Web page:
Cooking for Geeks

Errata for Cooking for Geeks

Submit your own errata for this product.


The errata list is a list of errors and their corrections that were found after the product was released. If the error was corrected in a later version or reprint the date of the correction will be displayed in the column titled "Date Corrected".

The following errata were submitted by our customers and approved as valid errors by the author or editor.

Color Key: Serious Technical Mistake Minor Technical Mistake Language or formatting error Typo Question Note Update



Version Location Description Submitted By Date Submitted Date Corrected
Other Digital Version
Location 1481
Table beginning "Ripen in the presence of ethylene gas"

In the mobipocket format version of this book, the larger tables, such as this one, are inaccessible on the Kindle and in the Kindle app for Mac, at least. The top part of the table is shown -- one page's worth -- but you can't select the table or scroll through it, meaning that the bottom section of the table is unreadable. I've tried all sorts of things, but I can't read these tables on the Kindle 3 or Kindle for Mac app. The PDF version shows the complete tables just fine.

Matt Gibson  Sep 27, 2010  Aug 03, 2012
Printed
Page see below
see below

I am Bun Mizuhara, and am translating your book "Cooking for Geeks" into Japanese, contracted with O'reilly Japan. It is great experience for me to translate such an interesting book, but I have felt some difficulties in understanding what you meant, probably due to cultural differences across the Pacific Ocean. If you could elaborate the following questions, I would appreciate it. - Page 49, last paragraph: you wrote "(you know who you are)", which I could not catch. I guess you were telling some joke, but could you give me a hint? - Page 59, left column, 3rd paragraph: you wrote "low thermal response time", but I think this should be slow or long thermal response time, because the word "low" would imply fast or short response time. - Page 94, right column, line 22: the word "viney" is used here. I consulted some dictionaries but I could not find the word. - Page 210, top of figure: you wrote "Extra-hard crack", which I guess to be very hard and difficult to bite. Am I right? - Page 293, lines 5-6: you wrote "store ... for at least a few days." and then "Give the extract at least weeks to steep." I guess you mean the extract can be used a few days later, but it requires several weeks for the vanilla bean to be fully extracted. Is this correct? - Page 295, lines 11-12: you wrote "Since they are subset of extracts, ..." but I am not sure what "they" are. I guess soda water and a slice of lime? - Page 309, left column, last of 1st paragraph: you wrote "... comparison between soft and brittle gels", but I think this should be "comparison between flexible and firm gels" from what is written below. And the following is a list of potential typos, which are not reported in the Errata section of this book. page 13 3rd paragraph: palette -> palate page 108, 8th line of the middle column: confirmation -> conformation page 265, 2nd note: tort-like -> tart-like Thank you for your time and for writing this very intriguing book!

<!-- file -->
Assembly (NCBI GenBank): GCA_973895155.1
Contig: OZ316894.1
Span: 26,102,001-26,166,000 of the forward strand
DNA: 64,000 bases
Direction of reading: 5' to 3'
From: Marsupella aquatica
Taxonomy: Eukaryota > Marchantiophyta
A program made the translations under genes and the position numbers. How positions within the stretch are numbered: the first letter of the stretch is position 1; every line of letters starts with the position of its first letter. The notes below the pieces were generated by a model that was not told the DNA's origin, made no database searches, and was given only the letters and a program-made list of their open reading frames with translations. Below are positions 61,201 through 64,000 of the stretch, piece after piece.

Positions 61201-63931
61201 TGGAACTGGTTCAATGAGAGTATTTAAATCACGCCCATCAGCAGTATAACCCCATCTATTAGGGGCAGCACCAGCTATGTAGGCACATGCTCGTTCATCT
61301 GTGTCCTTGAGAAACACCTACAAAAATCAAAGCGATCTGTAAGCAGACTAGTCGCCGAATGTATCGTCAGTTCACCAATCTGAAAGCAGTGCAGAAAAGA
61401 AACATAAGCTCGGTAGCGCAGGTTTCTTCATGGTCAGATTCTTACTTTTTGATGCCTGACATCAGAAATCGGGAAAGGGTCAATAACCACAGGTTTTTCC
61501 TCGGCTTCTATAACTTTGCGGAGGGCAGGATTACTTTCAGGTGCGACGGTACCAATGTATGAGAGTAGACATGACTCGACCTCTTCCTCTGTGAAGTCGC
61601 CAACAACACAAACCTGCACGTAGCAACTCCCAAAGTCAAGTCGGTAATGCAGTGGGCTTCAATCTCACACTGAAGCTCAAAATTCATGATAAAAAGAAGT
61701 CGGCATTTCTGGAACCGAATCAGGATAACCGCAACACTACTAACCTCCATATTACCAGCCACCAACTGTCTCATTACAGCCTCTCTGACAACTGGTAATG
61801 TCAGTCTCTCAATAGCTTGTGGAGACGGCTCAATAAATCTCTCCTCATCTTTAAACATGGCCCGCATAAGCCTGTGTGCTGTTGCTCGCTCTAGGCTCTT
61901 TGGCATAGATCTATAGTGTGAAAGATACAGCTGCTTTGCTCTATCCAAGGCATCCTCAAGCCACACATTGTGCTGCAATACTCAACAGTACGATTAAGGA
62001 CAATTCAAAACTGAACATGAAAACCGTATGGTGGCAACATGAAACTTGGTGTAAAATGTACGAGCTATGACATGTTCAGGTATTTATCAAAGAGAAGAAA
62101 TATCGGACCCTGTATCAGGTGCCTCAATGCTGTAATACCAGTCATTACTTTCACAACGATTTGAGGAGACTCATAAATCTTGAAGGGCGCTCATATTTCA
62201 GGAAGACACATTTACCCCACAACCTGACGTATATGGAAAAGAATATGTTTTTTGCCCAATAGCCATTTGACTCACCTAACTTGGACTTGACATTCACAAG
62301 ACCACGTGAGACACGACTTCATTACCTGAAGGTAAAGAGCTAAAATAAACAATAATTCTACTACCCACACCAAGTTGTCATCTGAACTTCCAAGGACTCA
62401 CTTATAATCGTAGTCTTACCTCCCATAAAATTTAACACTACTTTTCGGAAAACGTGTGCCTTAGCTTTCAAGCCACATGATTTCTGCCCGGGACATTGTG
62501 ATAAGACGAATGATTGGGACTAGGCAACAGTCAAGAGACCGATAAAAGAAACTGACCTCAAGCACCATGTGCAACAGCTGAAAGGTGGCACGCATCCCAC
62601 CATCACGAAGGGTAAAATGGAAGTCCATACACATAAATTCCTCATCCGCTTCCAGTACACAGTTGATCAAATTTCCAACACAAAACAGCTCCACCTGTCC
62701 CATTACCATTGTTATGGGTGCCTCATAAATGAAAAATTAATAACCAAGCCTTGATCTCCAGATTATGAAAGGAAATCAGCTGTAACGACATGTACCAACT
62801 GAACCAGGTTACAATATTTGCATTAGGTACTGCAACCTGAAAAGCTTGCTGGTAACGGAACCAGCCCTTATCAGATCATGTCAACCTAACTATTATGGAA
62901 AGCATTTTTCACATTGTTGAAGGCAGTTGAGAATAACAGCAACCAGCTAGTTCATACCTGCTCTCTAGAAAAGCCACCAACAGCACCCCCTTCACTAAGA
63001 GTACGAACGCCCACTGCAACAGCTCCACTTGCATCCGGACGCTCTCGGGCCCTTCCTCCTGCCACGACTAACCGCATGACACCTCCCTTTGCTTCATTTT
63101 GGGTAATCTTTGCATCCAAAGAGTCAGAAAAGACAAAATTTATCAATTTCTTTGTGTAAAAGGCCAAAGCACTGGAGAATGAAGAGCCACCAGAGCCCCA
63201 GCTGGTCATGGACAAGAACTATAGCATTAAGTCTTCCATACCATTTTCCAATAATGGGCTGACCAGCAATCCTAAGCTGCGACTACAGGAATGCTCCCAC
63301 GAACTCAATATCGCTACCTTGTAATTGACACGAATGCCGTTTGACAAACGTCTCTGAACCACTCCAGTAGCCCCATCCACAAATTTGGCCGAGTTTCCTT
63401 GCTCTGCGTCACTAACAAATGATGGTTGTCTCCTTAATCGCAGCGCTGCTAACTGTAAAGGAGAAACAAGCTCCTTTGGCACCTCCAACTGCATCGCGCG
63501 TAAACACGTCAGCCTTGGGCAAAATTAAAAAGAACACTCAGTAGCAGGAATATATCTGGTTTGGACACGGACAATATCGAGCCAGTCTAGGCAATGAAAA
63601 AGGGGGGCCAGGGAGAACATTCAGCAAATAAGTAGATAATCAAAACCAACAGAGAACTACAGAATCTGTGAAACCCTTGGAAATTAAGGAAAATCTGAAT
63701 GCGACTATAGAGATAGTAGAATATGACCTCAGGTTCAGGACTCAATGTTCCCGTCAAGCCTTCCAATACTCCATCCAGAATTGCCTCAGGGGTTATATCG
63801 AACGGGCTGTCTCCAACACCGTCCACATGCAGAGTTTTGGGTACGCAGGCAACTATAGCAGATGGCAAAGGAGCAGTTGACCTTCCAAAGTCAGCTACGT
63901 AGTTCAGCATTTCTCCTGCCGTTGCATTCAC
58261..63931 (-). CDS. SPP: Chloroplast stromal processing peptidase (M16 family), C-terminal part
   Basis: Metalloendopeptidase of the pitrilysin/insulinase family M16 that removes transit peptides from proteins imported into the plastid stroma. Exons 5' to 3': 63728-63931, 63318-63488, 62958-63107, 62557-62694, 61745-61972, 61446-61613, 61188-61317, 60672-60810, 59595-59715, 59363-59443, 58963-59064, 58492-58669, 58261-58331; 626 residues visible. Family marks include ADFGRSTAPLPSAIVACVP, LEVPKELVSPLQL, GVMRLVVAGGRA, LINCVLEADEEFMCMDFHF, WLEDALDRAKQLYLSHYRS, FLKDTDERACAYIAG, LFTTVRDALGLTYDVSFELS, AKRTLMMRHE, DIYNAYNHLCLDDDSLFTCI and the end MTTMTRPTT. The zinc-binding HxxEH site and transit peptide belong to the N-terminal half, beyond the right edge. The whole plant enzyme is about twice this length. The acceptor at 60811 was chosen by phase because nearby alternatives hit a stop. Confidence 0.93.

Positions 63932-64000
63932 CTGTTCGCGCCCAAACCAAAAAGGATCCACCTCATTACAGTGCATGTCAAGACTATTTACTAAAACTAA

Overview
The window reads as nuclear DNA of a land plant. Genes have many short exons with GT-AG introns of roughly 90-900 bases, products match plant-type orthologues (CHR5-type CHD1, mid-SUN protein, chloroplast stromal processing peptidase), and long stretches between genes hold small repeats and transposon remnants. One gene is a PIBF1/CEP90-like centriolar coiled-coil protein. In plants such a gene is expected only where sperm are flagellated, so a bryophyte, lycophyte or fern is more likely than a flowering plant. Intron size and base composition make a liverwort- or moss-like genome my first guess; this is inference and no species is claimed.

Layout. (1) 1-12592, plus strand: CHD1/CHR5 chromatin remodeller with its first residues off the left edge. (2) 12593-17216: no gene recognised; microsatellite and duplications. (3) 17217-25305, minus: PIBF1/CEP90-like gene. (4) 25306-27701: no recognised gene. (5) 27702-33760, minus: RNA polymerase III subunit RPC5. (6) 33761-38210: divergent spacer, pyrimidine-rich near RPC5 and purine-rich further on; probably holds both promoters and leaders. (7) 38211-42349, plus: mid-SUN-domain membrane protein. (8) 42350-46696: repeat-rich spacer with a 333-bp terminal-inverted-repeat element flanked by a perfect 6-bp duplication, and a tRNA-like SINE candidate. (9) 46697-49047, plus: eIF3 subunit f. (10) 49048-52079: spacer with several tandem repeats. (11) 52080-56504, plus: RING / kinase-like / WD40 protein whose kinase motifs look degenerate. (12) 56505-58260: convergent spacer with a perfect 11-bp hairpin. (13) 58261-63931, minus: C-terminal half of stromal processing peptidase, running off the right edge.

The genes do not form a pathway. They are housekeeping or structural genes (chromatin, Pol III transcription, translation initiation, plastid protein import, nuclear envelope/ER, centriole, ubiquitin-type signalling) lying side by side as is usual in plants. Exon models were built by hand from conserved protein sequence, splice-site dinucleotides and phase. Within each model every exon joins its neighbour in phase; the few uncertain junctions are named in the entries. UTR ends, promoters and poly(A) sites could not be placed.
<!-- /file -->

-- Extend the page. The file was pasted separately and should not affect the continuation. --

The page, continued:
Note from the Author or Editor:
- Page 59, left column, 3rd paragraph: "low thermal response time" should be "slow thermal response time" - Page 293, lines 5-6: "Give the extract at least weeks to steep." -> "For better flavor, allow the extract to steep for a few weeks." - Page 309, left column: "Flexible brittle version" should be "Soft gel version"; "Firm brittle version" should be "Brittle gel version". - Additional errata: page 13 3rd paragraph: palette -> palate page 108, 8th line of the middle column: confirmation -> conformation page 265, 2nd note: tort-like -> tart-like

Bun Mizuhara  Aug 08, 2011  Nov 04, 2011
Other Digital Version
1
Cover

Using epub. Cover appears to be too small. Its not really a big deal, but it is inconsistent with all other O'reilly published books.

lgbrownjr  Aug 16, 2010  Aug 03, 2012
PDF
Page 1, 16, 20, and 398
pictures

The pictures and the text overlap. This is present in the November 2011 "print", wasn't in the April "print".

Note from the Author or Editor:
I noticed a few other glitches as well... wonder what happened?

Aleksandar Popadić  Feb 20, 2012  Aug 03, 2012
Printed
Page 6
1st graf

A reader pointed out that this is wrong: "(The English language doesn’t help. We eat beef, but it’s a cow. We eat pork, but it’s a pig. Chickens don’t seem to be smart enough to merit a clear separation.)" Chicken flesh is poultry (US) and fowl (UK). (How did I miss this?!) Revise to fish, please: "... Fish don’t seem to be smart enough to merit a clear separation.)" There's some interesting history of how the terms came to be differentiated, but not worth getting into here. Credit to Derek L.

Jeff Potter
Jeff Potter
O'Reilly Author 
Aug 07, 2011  Nov 04, 2011
Printed
Page 25
2nd paragraph (first edition of the book)

In the parenthetical statement at the end of the second paragraph, a common error is made in regard to the difference between "more" and "more than." That is, "I was happy to learn that ducks themselves also weigh about 8 times more than quails." In the previous sentence, we learned that "quail eggs weigh about 9 grams on average, while duck eggs weigh around 70 grams." Thus, duck eggs weigh about 8 times as much as those of quail, or, about 7 times more. Trivial, but then, this is a book for geeks!

Note from the Author or Editor:
Change: I was happy to learn that ducks themselves also weigh about 8 times more than quails. To: I was happy to learn that ducks themselves are also about 8 times heavier than quails.

Kerry Lee  Mar 10, 2013  Aug 16, 2013